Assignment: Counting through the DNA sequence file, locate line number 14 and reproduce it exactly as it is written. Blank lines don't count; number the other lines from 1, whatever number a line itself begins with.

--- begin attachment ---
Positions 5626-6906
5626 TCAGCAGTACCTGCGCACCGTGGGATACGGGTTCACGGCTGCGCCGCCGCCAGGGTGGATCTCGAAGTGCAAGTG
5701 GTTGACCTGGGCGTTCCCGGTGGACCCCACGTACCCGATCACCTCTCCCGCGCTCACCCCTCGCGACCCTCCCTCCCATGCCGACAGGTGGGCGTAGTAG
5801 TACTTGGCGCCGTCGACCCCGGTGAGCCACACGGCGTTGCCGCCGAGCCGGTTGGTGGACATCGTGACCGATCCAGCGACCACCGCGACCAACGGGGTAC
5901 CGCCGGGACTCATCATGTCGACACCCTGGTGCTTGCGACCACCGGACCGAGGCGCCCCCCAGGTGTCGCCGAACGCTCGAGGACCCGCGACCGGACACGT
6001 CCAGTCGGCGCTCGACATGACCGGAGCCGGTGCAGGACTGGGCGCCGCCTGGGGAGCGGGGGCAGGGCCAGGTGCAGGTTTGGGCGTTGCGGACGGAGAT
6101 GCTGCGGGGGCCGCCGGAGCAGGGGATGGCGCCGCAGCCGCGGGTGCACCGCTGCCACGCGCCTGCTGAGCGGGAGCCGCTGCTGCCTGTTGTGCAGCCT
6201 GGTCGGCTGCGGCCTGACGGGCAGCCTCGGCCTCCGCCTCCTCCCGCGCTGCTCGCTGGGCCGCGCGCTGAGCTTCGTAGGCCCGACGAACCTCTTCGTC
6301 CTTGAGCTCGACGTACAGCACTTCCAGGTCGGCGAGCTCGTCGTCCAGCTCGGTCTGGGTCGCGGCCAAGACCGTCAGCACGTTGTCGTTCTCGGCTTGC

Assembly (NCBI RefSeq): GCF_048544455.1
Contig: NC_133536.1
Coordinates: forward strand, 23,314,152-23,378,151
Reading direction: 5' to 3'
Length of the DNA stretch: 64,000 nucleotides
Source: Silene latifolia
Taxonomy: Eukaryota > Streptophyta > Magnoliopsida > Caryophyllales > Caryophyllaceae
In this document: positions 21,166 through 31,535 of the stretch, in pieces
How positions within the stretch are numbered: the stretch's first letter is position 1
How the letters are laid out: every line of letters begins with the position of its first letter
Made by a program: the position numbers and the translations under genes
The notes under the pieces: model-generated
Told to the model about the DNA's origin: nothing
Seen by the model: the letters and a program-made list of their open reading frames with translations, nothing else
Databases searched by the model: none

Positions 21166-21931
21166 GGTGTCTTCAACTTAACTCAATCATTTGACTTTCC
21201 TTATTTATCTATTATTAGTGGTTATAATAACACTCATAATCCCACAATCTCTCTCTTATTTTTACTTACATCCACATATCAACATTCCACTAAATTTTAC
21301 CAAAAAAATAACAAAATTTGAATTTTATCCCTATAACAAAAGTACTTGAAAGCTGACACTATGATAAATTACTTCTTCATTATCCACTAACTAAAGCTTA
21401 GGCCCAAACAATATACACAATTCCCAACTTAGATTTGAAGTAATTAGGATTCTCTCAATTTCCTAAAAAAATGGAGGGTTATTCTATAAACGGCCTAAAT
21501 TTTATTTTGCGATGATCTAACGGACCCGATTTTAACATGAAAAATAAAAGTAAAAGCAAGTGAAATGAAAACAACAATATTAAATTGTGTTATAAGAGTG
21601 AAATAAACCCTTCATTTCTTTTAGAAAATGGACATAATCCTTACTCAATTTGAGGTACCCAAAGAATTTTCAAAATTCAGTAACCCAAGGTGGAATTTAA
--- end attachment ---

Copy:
Length of the DNA stretch: 64,000 nucleotides